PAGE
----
Clockwise from left: Cara Pelletier, Donald McCann, Rebecca Schwartz Mette, Rick Fournier and Dan Tremble. Credit: BDN composite

Bangor City Council candidates generally agreed on the most pressing issues facing the city, but offered subtly different solutions when it came to solving them at a candidate forum on Thursday night.

The five candidates running for three council seats in the Nov. 8 election agreed that a lack of housing, homelessness and economic growth were the most pressing issues facing Bangor in interviews with the Bangor Daily News last month. They reiterated those positions at a candidate forum hosted by the League of Women Voters of Maine and the Unitarian Universalist Society of Bangor that took place at Bangor City Hall, while also touching on varying ideas when it came to other issues like supporting artists in the downtown district.

Bangor currently faces a housing shortage for both renters and prospective homebuyers, as well as a growing homeless population. A recent BDN series highlighted the city’s lack of a strategy to address the issue, and explored what cities with similar populations and climates to Bangor have done to reduce homelessness in their areas.

Incumbent councilors Rick Fournier and Dan Tremble, who are running to be reelected for three-year terms, touted their years of experience on the council at the forum, while pointing to recent inroads the city had made when it came to encouraging housing development. They highlighted a burgeoning partnership with the U.S. Department of Housing and Urban Development, and the use of state grants to fund agencies that work with low- and moderate-income residents.

Cara Pelletier, who is running for her first term, said if elected she would propose using federal funding to build more transitional housing. Another newcomer, Rebecca Schwartz Mette, said she would propose repurposing underutilized buildings like the Bangor Mall for housing.

Donald McCann, also a new challenger, said he would establish a housing coalition made of city agencies, faith-based organizations, nonprofits and local businesses to share ideas about how to tackle the housing crisis and homelessness, like rolling back onerous zoning regulations.

The candidates also offered diverse solutions for how to keep Bangor affordable for artists as the downtown district has become more expensive and competition for a tight supply of commercial space has surged.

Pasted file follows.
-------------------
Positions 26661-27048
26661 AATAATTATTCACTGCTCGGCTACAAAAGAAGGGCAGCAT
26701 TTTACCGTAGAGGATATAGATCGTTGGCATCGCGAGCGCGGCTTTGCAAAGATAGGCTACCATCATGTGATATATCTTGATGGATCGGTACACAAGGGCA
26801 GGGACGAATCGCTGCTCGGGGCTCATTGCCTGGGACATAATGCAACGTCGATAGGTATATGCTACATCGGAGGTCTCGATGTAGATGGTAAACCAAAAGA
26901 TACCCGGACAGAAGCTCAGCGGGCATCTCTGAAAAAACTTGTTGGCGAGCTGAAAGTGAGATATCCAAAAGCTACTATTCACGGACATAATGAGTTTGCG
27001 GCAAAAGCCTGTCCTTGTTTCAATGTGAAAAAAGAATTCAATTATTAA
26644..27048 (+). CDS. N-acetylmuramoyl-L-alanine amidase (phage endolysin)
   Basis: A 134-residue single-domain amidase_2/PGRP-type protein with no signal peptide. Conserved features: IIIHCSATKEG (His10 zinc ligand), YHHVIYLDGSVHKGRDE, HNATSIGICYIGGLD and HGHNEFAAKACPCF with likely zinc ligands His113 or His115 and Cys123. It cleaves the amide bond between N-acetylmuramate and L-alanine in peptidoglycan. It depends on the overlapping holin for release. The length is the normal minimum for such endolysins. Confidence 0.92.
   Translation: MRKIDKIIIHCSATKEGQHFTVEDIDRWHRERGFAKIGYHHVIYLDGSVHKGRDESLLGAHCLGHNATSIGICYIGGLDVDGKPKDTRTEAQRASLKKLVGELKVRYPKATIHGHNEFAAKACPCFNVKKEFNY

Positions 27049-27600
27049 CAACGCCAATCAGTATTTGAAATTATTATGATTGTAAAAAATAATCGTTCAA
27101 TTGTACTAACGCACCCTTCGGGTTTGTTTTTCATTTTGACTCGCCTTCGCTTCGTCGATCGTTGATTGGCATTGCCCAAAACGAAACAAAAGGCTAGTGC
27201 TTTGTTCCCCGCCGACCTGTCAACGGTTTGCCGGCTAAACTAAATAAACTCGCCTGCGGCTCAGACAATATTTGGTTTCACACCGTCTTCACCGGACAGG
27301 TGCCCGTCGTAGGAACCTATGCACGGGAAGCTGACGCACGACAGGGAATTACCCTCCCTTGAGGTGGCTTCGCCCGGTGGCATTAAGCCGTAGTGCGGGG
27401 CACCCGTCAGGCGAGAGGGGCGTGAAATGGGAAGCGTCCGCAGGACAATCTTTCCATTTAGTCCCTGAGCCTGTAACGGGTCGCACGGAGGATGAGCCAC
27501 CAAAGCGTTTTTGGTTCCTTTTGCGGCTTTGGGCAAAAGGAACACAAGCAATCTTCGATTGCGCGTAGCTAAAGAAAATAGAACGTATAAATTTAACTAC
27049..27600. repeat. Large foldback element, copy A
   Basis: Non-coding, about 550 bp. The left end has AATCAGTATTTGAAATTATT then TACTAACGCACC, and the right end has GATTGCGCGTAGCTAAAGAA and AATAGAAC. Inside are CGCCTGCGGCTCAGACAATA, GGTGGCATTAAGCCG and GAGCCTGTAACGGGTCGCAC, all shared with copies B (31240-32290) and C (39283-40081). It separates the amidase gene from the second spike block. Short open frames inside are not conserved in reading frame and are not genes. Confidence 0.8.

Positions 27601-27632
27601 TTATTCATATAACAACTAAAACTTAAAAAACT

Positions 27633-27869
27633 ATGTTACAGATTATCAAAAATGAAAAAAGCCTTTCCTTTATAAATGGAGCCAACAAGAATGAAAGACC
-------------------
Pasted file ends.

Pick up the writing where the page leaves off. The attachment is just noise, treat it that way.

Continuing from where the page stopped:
“We have to keep our cultural resources at the center of any kind of development plan that we would move forward with, and that involves protecting those spaces as affordable spaces so that artists and other community members can continue to contribute to the vibrant cultural scene that we have going on in Bangor,” Schwartz Mette said.

The city is working with MaineHousing to secure $500,000 to support low-income residents, including artists, to pay for security deposits and monthly rent, Fournier said.

Pelletier said she would support establishing an artists’ residency program and drafting a commercial rent ordinance similar to the tenants’ rights ordinance the City Council is considering. She also stressed that the city needed to find ways to make renovating older buildings less expensive for all residents.

“There are folks who would like to open small businesses downtown but the cost of renovating the space in order to make it workable and livable for them is cost prohibitive,” Pelletier said.

McCann said he would take an incremental approach to building and encourage denser development in the downtown district.

“The more of a supply that we have in the area, the less the rents would be,” he said.

Tremble proposed repurposing buildings for shared artists’ studios, like the commercial kitchen that the city is building on the site of the former officers’ club at Dow Air Force Base.

“I think there’s something we can do where people can have some shared space, and the city can be proud of that,” he said.

Avatar photo

Lia Russell

Lia Russell is a reporter on the city desk for the Bangor Daily News. Send tips to